Given that Word can support 2,147,483,647 SEQ fields, the whole job could be done in a single document containing 30,000 tickets. On my system, creating such a document took only a few minutes and, once created took about two minutes to update the fields - and that was with about 40,000 pairs of SEQ fields coded as {SEQ Ticket \# 00000} and {SEQ Ticket \c \# 00000}. This number formatting is enough to go to 99,999 tickets.
Im speechless. This is a superb blog and very enticing too. Great work! Thats not in point of fact so much coming from an amateur publisher like me, however its all I may say after diving into your posts. Nice grammar and vocabulary. No longer like other blogs. You really recognize what you?re speaking approximately too. So much that you just made me want to explore more. Your weblog has grow to be a stepping stone for me, my friend.
I am creating a file in inDesign for a client that is asking for numbered tickets. They'd like to be able to print a specific number for each ticket. I've read some of the older answers for similar questions that refer to Data Merge, but I'd prefer not to take that route if avoidable. What I'd ultimately like to do is create a space for the numbers to go, select the number of pages within the Print menu, and have the spaces populate with the corresponding numbers while printing.
Create a master frame in ID to hold the number and if I have more than one ticket on a page just link the frames. Apply a paragraph style that starts in a new frame for the numbers. Place the text file with a shift click and the numbers are formatted and the new pages are autoflowed. The number list is very easy to create in Excel with the auto fill feature for that type of thing.
Having personalized raffle tickets printed can get expensive, especially if you operate a fund-raising operation and must do this often. An alternative to using costly printing services is to use the raffle ticket template. With the raffle ticket template, you save money. The raffle ticket template also gives you complete creative control. Simply by opening a template in Microsoft Word means that can design it yourself by adding both text and images, all from the comfort of your own home.

I had wanted to create a file that didn't require Excel as the data source, so I created one using SEQ fields. It was terrible and too huge to mention (thanks Doug Robbins), so I recreated it using Word as the data source so that people who only have Word can use it. You can create up to 5,000 tickets without changing the data file. If you only have Word and need to create more than 5,000 tickets, please don't type the ticket numbers. Just drop me an email and I'll create another data file for you with the required numbers.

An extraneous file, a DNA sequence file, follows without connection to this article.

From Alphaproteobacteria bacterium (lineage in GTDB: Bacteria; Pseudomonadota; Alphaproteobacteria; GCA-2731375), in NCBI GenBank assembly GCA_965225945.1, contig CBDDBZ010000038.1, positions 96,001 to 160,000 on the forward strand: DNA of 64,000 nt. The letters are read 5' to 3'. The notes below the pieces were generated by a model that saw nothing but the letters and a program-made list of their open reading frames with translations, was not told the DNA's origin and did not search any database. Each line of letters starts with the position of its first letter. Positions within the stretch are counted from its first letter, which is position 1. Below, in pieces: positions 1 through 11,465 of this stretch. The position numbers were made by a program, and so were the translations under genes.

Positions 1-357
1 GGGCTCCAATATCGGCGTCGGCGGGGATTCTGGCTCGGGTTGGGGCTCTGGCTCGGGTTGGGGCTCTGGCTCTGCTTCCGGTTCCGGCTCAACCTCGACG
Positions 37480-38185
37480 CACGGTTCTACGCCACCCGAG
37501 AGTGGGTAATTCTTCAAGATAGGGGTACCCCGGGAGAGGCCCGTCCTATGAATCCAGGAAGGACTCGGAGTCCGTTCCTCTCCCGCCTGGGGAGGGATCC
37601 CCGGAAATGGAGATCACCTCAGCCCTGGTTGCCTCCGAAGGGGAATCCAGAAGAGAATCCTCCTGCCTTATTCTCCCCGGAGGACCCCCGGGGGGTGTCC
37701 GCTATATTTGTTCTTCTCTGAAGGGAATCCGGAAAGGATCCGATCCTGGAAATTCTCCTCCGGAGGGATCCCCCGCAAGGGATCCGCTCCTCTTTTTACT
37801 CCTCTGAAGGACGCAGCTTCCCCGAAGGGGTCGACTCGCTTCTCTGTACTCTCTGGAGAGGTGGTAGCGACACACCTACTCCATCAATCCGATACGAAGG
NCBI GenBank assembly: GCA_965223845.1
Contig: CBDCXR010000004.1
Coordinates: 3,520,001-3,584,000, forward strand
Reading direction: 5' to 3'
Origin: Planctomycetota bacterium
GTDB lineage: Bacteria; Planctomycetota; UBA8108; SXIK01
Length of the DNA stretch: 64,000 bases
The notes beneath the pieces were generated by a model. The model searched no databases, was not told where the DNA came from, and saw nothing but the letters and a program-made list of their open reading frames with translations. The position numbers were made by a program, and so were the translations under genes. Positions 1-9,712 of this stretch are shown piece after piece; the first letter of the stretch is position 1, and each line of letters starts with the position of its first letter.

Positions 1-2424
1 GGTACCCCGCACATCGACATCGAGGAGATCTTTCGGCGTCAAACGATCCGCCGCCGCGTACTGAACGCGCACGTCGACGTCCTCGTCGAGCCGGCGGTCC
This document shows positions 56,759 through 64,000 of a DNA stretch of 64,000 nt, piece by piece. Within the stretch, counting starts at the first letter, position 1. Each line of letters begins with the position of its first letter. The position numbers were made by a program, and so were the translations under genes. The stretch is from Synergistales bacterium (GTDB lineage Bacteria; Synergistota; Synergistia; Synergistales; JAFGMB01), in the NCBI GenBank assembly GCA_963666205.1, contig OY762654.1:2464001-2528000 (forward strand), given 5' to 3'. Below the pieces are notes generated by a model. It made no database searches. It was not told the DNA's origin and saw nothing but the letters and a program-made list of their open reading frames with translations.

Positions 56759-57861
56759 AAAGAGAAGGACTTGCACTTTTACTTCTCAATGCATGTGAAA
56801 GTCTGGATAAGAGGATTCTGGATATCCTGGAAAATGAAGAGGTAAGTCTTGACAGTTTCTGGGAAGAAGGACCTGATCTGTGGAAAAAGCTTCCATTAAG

Another fan of Fusion Pro Desktop here. This is exactly what you need. We have sold both PrintShop Mail and Fusion Pro Desktop for this very application (numbering) and other VDP applications. Fusion Pro Desktop easily beats PrintShop Mail from both a price and performance viewpoint. You could also try Printer's Bench http://www.elkriversystems.com/ProductsList.aspx for a good entry level package
Before you complete the merge, preview the merge results to make sure that the tracking numbers will display as you want them to in your publications. You can preview the merge in two ways: While you are refining the layout to review the layout of the individual coupon or gift certificate, or when you are getting ready to print, to preview the arrangement of coupons or gift certificates on the printed sheet.
Your raffle might be subject to gaming commission or tax laws. Check with your municipality, state or province, and federal governments to make sure your raffle is legal. These government departments aren’t just enforcers. They are often great resources on how to run a successful fund raising raffle. Raffles are fun! Getting in trouble with the law or tax man is not.
Corel crashed repeatedly on my production person today while he was trying to number them using the plug-in. I couldn’t figure out how to make Mike’s script work. It appeared designed for variable numbers in one place. My customer needed her tickets numbered in two places, on the ticket and on the stub. Because she needs them tomorrow there is no time to send them out to be numbered manually. I’ll keep watching this space for more info. Thanks folks.
I’m quite inclined to let the printer add the numbers. Less file size for me, less plates for me. I recently sent an invite to a digital printers, I offered to lay it up with all the names, they rejected the idea and said they could merge the names in as it printed. I guess it’s down to what you’re going to use it for. But if you’re going to print them yourself then by all means, if it’s going to a printer, best to check with them before you send anything definite over.
If the second number on your raffle ticket is one higher than the first number, you must have accidentally put the <> tag after the first number (causing the next number, on the same ticket, to increase by one). You only need the <> after the second number on each ticket, so the next ticket gets a new number. (But you don't need it on the final ticket on the **page**, because the next **page** automatically gets a new number)
×